Ray Peters: A 2-Game Player Remembered

One of the pleasures of making custom cards is the occasional athlete that contacts us ands asks to have cards made for him. Often times they use them for autographing, to give to their kids or grandchildren, or just to finally be immortalized on a piece of cardboard. One sweet moment came when the daughter of a former player had cards made for her Dad, and presented them to him on Father’s Day.

Ray Peters was a former major league baseball player who never had a baseball card. He played in two games, 1 inning each, and that was the totality of his major league career. Though we never met in person, I was lucky to be asked to create some cards for him so he could use for autographs. He helped provide details for the two series of 1970 Milwaukee Brewers that RetroCards released and offered plenty of details of the guys he played with. He was always taken aback by requests for his autograph, as he shared with me, “Even someone like me, who only appeared in two games! I still get asked for an autograph by mail about once per month.” In another email, Ray went into more detail:

“Over the years I’ve been receiving requests for autographs and I never had any baseball cards to send anyone, so I wrote TOPPS and asked for the negative of the photo they took of me back in 1971.  (In the old days the player received, to the best of my recollection, between $50 and $75 for allowing TOPPS to use his picture.

Back in the old days (1970) TOPPS photographed all 40 men on the Major League roster, but basically only printed cards on the 25 players who broke Spring Training with the “big” club.  Since I wasn’t called up to the Majors until June 1970 and wasn’t on the big league roster in 1971 (traded to the Phillies – Pete Koegel and me for Johnny Briggs), they never printed my card.  However, what I have sent you is the TOPPS photo, which would have been my 1971 TOPPS card, had they printed it!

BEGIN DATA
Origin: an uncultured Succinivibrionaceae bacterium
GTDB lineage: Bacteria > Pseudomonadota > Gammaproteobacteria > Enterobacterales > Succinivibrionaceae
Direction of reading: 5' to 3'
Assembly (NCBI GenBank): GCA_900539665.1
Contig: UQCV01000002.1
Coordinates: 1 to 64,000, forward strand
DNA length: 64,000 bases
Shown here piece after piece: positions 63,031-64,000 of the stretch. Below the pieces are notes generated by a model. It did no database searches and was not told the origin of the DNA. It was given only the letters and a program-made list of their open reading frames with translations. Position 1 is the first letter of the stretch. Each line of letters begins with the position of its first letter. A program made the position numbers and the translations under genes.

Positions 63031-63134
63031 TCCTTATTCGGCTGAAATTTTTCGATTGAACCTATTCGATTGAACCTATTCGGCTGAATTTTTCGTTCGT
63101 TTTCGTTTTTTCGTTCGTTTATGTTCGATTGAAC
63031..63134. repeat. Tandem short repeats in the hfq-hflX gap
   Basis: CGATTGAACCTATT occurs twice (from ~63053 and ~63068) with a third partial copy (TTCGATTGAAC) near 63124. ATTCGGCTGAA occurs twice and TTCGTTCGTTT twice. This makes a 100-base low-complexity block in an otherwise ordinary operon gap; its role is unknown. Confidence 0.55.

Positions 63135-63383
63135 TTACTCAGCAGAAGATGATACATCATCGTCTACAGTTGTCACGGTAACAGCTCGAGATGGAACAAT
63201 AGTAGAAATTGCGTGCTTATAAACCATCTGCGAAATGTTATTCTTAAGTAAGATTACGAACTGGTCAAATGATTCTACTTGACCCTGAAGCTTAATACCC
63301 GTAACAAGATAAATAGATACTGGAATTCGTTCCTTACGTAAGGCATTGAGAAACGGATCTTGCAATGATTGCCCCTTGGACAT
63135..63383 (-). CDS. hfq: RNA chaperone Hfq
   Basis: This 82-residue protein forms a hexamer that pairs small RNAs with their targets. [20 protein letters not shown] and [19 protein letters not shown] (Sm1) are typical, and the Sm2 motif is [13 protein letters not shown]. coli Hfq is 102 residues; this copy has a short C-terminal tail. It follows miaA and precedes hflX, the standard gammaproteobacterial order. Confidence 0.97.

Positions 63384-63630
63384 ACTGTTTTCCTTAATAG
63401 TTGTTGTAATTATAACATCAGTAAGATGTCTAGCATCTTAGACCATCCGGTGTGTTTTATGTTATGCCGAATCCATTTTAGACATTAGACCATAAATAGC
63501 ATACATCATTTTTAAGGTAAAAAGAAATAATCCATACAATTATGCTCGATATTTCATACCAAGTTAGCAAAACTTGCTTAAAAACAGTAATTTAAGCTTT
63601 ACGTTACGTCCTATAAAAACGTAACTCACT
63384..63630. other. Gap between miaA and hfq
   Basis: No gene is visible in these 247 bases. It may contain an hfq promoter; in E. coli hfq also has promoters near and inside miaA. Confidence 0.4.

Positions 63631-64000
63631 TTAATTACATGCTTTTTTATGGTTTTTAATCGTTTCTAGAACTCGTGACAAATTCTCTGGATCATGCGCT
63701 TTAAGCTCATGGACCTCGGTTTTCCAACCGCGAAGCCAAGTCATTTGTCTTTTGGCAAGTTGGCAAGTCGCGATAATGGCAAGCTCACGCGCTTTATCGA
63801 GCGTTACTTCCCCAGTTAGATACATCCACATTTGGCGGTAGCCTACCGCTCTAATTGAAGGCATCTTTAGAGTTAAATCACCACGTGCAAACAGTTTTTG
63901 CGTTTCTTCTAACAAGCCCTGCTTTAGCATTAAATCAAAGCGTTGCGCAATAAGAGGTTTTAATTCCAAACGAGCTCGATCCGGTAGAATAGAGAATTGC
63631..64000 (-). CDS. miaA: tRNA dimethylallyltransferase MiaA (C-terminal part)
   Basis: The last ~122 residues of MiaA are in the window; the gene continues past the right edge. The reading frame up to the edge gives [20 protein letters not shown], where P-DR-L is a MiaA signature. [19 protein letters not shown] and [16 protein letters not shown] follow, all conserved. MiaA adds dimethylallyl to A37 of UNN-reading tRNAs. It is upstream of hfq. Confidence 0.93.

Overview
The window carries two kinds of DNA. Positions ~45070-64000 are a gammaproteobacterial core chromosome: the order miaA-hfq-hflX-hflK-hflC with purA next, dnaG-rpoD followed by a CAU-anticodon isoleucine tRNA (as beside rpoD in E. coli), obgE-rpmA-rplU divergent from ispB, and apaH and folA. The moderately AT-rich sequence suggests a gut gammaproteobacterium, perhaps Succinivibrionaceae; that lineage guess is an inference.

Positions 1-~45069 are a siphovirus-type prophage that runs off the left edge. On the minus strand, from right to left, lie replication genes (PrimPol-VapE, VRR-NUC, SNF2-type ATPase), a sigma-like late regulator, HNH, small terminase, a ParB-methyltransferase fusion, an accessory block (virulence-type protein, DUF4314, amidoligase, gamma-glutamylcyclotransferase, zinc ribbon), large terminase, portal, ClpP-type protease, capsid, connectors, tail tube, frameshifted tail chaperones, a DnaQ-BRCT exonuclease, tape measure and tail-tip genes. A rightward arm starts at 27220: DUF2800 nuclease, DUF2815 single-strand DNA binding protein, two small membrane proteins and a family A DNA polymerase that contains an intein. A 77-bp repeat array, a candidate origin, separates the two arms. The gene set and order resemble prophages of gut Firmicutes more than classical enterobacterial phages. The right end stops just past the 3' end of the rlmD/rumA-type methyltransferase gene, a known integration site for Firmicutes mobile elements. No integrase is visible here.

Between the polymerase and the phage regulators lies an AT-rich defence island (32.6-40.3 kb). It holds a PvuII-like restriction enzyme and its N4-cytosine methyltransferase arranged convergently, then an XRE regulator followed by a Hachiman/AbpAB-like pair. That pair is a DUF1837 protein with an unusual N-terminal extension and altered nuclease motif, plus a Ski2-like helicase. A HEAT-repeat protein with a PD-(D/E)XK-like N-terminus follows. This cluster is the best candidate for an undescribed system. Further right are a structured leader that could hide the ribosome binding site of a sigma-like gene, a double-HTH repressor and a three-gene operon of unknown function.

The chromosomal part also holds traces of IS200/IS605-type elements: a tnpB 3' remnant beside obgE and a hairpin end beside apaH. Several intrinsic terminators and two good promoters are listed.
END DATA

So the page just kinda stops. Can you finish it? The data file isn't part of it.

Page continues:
I played with and against some interesting guys: one of my first roomies in pro-ball was Tom Kelly, former manager of the Twins and a very nice guy; my catcher at Portland was John Felske, former manager of the Phillies; my catcher at Eugene in 1971 was “Stump” Merrill, former manager of the Yankees;  and I gave up the hit that allowed Bobby Valentine, former manager of the Mets and Rangers, to break the AAA Pacific Coast League record for hits in a season; Greg Luzinski was my 1st baseman at Eugene in 1971 (Bob Boone and Mike Schmidt were only in AA Reading, PA with the Phillies that year!!!) Lots of great memories. One of the best is that the great Jimmie Reese, one of Babe Ruth’s roommates, was our batting coach in Portland in 1970. What great stories he told! The 1968 SPORTING NEWS ALL-AMERICA TEAM has me as right-handed pitcher, some guy named Garvey (Steve) was at 3rd base and another named Paciorek  (Tom) was in the outfield, and the catcher was named Thurman Munson; I feel I was in pretty good company back then! I – a pitcher – even hit a grand slam homerun to beat Phoenix a week before I got married in 1970!!

Though my major league career was a matter of days, I was fortunate to pitch against my childhood batting heroes – Al Kaline was my favorite right-handed batter and Vada Pinson my favorite left-handed hitter. I walked Kaline and got Pinson (who should be in the Hall of Fame) to fly out, after singling in his first at bat.  LUCK plays a great part in sports. In my two innings I gave up only singles, four of which were broken bat bloops.  Against Detroit I walked two and one batter got a single; I was taken out with the base loaded and no runs in and the reliever comes in and gives up a grand slam homerun and I’m sent back to the minors!!! That’s life.”

Ray passed away on May 4, 2019. He was 72.  His son set up a commemorative website to honor his Dad.